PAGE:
Playing freshmen immediately at the collegiate level is a high-risk, high-reward move for a team.
While young players can provide energy and dynamic play, their inexperience can also hinder a team’s ability to perform.
However, this season, IU Women’s Soccer Coach Amy Berbary doesn’t have much of a choice. With 13 freshmen listed on her team’s 27-player roster, nearly half of the IU team is composed of first-year players.
A benefit to having so many young players available is the flexibility enjoyed by Berbary regarding the different lineups she can create. Some matches, like the Aug. 19 season opener against Louisville, may feature only three freshmen in the starting lineup.
Others, like Sept. 5 against Southern Methodist, can have seven freshmen playing on the field simultaneously.
“They are all young, but they’re good soccer players,” Berbary said. “I’m actually trying to get away from using the word ‘freshmen.’ They are very instinctual and very tactical soccer players who are starting to gain confidence.”
IU finds itself particularly young in attack, with nine freshmen listed as either a midfielder or a forward. Youth was a central element for the Hoosiers in non-conference play this season, with 10 total freshmen receiving playing time in the team’s first eight games of the season.
Defender Meghan Scott, midfielder Chandra Davidson, midfielder Allison Jorden and forward Macy Miller were the only four freshmen to feature in each of IU’s eight non-conference contests. Miller in particular has been impressive in leading the offense as a freshman, especially after a season in which the Hoosiers only scored 11 times.
“Anyone who saw our team last year compared to this year can definitely see a more proactive and creative offense,” Berbary said. “The nerves have kind of gone away for some of the freshmen who are playing big minutes for us.”
Strong play from freshmen has also been felt at the goalkeeping position for the Hoosiers. Freshman Sarah L’Hommedieu beat out fellow freshman Bristal Hadley-Mautino for the starting job early in non-conference play and hasn’t looked back since. L’Hommedieu became the first IU women’s soccer player to be given two weekly awards by the Big Ten on Aug. 30, when she took home both defensive player of the week and freshman player of the week honors.
L’Hommedieu has more experience than most freshmen on the IU roster because she enrolled early during the 2016 spring semester. However, she credits the upperclassmen on the team with helping freshmen adjust to the college game.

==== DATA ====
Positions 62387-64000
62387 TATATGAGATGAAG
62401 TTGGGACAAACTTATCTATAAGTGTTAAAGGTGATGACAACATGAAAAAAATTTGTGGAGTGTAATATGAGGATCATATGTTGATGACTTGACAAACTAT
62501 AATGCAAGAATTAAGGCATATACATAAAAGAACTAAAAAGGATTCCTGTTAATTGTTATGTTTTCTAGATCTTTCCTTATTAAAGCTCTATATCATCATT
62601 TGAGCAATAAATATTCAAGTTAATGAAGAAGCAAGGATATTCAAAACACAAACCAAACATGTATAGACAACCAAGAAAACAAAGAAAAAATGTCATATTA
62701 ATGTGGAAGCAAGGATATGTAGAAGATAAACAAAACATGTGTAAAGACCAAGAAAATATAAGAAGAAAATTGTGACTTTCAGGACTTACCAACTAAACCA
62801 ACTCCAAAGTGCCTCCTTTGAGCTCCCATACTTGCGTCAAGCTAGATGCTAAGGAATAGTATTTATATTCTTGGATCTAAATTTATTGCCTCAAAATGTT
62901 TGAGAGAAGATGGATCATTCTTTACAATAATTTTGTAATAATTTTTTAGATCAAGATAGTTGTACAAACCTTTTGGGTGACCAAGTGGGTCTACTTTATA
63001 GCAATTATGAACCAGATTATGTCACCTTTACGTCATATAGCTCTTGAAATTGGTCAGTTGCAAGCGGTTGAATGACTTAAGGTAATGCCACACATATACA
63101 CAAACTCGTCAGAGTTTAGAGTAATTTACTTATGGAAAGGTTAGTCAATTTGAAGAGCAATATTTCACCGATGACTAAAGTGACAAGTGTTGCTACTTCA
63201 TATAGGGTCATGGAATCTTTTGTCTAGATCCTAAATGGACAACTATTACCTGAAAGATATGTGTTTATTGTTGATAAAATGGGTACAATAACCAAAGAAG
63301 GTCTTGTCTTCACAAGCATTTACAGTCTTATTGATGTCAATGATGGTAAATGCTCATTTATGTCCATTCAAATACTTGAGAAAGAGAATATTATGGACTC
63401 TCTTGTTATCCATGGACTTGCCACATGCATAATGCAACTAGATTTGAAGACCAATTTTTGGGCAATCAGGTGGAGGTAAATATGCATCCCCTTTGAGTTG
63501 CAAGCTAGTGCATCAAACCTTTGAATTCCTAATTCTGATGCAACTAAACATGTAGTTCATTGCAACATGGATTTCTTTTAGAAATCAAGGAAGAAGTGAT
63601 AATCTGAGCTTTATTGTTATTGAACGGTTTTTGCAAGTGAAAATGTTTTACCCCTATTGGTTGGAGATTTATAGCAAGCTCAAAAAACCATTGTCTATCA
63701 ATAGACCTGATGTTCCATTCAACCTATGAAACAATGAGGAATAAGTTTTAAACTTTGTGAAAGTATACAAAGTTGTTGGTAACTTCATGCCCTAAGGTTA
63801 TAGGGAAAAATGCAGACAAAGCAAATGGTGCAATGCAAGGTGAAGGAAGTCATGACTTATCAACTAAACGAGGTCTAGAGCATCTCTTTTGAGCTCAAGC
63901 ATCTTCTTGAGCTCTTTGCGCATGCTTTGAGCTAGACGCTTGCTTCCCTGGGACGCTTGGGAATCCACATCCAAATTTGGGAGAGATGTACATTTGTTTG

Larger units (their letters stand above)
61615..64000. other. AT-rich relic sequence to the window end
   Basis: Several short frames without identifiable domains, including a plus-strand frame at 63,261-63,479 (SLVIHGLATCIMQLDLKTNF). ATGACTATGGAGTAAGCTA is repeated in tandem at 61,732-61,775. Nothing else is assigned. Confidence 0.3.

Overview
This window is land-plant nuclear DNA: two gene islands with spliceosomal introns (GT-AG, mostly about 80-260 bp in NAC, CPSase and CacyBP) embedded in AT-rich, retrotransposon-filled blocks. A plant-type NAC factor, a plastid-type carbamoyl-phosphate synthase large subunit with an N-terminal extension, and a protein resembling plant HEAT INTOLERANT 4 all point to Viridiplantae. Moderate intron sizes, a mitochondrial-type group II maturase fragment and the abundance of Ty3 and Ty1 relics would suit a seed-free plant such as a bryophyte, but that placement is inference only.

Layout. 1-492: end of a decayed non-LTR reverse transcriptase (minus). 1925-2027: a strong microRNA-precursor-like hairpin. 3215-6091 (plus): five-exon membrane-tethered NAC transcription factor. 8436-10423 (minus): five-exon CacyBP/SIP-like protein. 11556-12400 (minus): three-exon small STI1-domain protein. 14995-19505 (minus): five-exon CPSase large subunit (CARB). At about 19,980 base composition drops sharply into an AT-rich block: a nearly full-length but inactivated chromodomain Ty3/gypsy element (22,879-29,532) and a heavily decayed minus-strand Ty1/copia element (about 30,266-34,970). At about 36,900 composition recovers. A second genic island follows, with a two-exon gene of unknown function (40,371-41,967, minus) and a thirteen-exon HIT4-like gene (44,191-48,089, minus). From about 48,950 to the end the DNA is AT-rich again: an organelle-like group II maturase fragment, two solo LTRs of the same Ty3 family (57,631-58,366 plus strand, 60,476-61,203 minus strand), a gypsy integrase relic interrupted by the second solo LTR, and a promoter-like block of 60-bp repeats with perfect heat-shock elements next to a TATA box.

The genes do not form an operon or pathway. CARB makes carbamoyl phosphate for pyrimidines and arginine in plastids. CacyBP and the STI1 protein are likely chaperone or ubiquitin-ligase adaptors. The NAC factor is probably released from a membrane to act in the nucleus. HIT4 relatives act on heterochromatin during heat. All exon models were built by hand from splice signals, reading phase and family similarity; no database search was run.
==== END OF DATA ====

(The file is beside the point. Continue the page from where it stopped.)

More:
“I feel like the upperclassmen and the seniors on this year’s team have done a fantastic job. They’ve been amazingly helpful,” L’Hommedieu said. “It’s a huge task to incorporate that many freshmen and make them feel like they’re a part of the team.”
Berbary echoes the praise offered by L’Hommedieu toward the older players on the team. She relies on veteran players to help freshmen make the transition to IU.
“I think the kids have really bought in. Our older kids and our returning players have been phenomenal, especially our senior leadership,” Berbary said.
Senior midfielder Veronica Ellis is one of those players trusted by Berbary with trying to provide leadership to incoming players. Four years removed from her time as a collegiate freshman, Ellis has been impressed with the way this season’s freshmen have carried themselves.
“The freshmen always bring a lot of energy. They’re always ready to go and be called on,” Ellis said. “I think they’ll continue to improve and help this team as time goes on. They’ve done a really awesome job, and they seem determined to succeed here at IU.”
Like what you're reading? Support independent, award-winning college journalism on this site. Donate here.
More in Sports
The women’s soccer team lost its first game since its match at Clemson on Aug. 26.
IU will look to get back in the win column against Miami University.
Stauder, an IU football student equipment manager, was diagnosed with Hodgkin lymphoma in April.